A GENERIC CHINESE KIT STYLED AFTER A PRUSA – My second first print was made on a FDM 3D printer that I built from a Chinese kit. There was so much that could go wrong, that even though I now had experience with 3D printing, I was still nervous about making the first print on it. Besides worrying about the adjustments that needed to be made, such as tramming the bed, more commonly known as “leveling the bed”, making sure the limit switches were positioned correctly and temperatures were set to the correct levels, I had to worry about whether the whole machine was built right and if the electronics were going to function the way they were intended. Was I worried about that first print on this machine? You bet I was! After the required adjustments and getting over my fears, I got my first print on this machine started. My first print on it was a cube I designed myself in a simple CAD program. There were sample 3D files on the SD card that came with the printer, but I wanted something very simple to print. This way I could keep the number of variables down to as few as possible. So, if I had any errors, they would be easier to track down. Also, I made it small to keep the amount of plastic used, or wasted, down to as little as possible. The cube turned out okay. Besides needing a heat adjustment, it did come out as the cube I designed. I was happy and relieved.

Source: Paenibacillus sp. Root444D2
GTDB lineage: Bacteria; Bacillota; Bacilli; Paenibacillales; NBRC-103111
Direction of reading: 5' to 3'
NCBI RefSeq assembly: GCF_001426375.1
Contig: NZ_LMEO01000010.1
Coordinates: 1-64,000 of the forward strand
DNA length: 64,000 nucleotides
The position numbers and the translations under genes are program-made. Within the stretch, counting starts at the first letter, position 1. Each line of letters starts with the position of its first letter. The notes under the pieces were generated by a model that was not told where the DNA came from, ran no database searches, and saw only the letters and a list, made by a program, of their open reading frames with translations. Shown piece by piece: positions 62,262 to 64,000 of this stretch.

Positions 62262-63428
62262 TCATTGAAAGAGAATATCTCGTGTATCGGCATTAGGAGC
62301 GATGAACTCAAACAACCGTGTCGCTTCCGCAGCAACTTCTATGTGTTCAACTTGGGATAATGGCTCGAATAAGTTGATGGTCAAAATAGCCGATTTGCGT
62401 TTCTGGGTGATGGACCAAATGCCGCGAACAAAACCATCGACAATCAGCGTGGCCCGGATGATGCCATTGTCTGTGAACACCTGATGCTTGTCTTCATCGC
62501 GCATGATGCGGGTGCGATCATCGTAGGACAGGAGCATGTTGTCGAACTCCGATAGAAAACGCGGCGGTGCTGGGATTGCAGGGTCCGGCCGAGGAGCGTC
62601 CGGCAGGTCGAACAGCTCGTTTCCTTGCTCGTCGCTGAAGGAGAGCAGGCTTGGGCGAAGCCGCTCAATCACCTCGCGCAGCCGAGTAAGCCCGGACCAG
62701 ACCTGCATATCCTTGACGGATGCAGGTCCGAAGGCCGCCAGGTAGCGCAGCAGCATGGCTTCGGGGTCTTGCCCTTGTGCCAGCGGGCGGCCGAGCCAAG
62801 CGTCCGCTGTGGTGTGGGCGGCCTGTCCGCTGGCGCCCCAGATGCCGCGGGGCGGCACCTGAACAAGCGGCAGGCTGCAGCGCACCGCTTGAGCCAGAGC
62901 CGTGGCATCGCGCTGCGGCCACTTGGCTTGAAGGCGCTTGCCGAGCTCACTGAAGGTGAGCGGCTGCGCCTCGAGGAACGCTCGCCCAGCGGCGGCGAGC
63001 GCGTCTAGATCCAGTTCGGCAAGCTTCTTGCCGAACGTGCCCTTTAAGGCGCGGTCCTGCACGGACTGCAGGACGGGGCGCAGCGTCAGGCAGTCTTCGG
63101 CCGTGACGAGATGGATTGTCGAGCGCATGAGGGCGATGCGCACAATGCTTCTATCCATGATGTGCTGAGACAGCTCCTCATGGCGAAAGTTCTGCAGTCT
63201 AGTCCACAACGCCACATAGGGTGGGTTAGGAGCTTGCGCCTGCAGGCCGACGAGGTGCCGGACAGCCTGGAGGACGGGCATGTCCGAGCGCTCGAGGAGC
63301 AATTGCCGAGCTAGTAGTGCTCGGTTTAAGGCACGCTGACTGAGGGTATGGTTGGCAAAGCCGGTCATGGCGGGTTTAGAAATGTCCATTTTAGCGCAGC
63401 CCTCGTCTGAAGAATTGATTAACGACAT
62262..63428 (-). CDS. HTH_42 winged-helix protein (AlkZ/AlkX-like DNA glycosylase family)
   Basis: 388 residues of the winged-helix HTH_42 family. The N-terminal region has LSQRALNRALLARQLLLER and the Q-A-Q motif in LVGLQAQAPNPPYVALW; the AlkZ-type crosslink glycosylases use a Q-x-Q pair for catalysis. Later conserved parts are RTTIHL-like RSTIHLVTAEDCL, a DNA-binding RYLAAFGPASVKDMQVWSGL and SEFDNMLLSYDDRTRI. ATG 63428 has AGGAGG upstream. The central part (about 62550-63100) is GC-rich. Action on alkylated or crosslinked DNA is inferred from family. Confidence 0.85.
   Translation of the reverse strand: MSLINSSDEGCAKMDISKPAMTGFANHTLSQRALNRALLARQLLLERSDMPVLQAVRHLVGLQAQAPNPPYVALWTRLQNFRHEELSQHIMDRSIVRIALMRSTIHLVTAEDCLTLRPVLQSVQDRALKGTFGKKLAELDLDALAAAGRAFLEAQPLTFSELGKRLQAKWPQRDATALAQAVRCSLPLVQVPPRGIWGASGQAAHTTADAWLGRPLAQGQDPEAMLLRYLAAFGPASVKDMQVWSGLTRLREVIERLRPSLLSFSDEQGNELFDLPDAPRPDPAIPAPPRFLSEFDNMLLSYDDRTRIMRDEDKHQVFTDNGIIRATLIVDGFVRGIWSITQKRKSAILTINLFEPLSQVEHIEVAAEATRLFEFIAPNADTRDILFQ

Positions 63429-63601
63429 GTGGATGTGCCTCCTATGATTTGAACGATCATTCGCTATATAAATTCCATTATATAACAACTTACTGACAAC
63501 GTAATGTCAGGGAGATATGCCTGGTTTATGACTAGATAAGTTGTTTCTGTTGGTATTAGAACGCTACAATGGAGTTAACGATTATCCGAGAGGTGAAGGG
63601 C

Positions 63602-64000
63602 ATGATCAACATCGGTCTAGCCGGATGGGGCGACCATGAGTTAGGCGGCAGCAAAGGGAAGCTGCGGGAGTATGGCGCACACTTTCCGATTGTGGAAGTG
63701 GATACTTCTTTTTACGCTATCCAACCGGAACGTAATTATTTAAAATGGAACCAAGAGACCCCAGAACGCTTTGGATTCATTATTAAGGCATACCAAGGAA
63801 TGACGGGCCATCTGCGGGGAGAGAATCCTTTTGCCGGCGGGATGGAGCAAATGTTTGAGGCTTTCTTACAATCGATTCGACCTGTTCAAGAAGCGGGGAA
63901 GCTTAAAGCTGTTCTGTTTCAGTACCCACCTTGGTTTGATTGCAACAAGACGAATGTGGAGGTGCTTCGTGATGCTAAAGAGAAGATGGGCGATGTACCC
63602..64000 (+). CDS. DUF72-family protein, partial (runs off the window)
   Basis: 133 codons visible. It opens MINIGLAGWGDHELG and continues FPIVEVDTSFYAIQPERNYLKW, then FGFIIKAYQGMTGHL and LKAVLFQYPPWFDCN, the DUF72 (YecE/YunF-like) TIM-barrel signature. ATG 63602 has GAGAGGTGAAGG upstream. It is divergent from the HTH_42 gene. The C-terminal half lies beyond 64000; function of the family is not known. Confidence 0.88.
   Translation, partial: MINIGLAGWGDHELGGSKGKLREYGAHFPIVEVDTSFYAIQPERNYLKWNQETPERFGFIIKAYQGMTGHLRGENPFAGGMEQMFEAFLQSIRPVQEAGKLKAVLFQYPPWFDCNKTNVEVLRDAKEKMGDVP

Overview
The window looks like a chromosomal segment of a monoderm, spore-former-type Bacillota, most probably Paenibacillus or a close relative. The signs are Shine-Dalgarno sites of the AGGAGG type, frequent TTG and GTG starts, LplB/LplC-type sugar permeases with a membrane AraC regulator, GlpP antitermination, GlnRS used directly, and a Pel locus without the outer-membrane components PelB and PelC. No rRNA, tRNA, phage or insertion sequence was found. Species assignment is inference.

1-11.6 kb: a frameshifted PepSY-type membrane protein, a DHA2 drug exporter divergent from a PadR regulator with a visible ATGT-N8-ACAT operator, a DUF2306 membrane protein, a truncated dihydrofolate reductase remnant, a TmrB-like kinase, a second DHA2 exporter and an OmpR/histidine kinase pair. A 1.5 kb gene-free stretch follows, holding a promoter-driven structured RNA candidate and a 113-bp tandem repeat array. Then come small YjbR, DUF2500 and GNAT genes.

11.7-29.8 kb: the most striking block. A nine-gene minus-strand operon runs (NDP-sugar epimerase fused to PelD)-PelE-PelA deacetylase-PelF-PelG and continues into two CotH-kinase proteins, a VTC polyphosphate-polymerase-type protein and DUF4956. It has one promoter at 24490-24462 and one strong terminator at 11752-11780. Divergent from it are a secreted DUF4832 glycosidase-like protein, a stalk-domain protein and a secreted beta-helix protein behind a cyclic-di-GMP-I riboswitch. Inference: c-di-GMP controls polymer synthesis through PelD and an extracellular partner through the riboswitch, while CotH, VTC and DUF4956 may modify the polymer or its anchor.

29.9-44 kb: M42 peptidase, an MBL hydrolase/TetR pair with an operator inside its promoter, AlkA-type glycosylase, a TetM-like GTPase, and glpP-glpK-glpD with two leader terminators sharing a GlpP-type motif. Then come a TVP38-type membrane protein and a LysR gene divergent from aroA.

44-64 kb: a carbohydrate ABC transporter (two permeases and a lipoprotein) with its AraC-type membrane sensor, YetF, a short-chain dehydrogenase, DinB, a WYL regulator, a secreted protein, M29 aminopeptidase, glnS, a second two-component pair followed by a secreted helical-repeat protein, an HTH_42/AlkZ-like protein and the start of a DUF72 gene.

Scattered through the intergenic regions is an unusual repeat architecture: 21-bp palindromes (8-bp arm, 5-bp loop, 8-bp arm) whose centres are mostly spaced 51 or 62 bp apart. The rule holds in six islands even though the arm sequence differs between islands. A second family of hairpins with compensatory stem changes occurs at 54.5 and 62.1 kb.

A CREALITY CR-10 – My third first 3D print was made on a Creality CR-10. It is also a Chinese 3D printer that is called a kit, but it really isn’t. They call it a kit because there is some assembly required. I had attached the top half to the bottom half and plug in the clearly labelled wiring in the correct sockets. Since it was a new printer, there were the usual questions about whether it would function the way it was supposed to or blowup in a fiery death when I turned it on or during that first print. Besides discovering its electrical worthiness, there was the tramming, aka. “Levelling” of the bed and adhesion to the build plate to worry about. As it turned out, there was a problem with adhesion because the glass build plate, that came with the printer was warped. It was slightly bowl shaped. I read that many people who purchased the same printer had the same problem, so it was easily spotted and fixed. To fix it: I went with the common recommendation of replacing the glass with a mirror tile I bought at a nearby hardware store. It took a few more attempts to print because I was having problems getting the plastic to stick to the glass, until I went back to using blue painters tape and a layer of glue stick. I learned about blue painter’s tape and glue sticks with the other printers. And so, the first complete 3D print on the CR-10 came out excellent. I was once again very happy.